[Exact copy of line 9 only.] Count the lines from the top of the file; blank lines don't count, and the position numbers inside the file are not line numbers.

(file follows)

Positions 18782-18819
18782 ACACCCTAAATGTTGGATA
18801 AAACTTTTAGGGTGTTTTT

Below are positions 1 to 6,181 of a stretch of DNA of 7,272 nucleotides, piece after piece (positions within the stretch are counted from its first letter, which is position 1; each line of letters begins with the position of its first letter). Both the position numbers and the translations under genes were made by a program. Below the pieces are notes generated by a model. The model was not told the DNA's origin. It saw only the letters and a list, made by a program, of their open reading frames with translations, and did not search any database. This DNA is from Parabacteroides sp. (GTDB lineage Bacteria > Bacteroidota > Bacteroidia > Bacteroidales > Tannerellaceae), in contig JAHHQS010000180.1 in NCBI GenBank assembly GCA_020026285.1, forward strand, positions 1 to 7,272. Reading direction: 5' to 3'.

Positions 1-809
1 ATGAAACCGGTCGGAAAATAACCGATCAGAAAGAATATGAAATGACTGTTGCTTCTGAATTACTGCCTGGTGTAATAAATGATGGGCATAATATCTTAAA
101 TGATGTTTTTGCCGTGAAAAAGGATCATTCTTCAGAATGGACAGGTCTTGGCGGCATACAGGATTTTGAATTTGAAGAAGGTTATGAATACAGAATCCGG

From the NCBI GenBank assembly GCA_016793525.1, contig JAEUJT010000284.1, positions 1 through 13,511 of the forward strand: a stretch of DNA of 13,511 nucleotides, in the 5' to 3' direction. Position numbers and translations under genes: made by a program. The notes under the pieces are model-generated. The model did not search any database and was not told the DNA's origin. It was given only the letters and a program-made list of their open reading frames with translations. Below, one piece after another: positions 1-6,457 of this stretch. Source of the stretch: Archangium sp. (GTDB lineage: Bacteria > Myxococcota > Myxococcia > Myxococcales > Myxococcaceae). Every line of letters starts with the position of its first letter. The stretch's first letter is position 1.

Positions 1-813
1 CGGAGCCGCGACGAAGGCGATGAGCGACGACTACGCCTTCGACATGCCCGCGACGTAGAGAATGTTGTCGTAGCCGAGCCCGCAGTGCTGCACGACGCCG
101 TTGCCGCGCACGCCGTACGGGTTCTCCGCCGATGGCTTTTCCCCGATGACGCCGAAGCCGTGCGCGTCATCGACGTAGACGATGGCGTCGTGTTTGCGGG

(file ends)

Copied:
Positions 1-813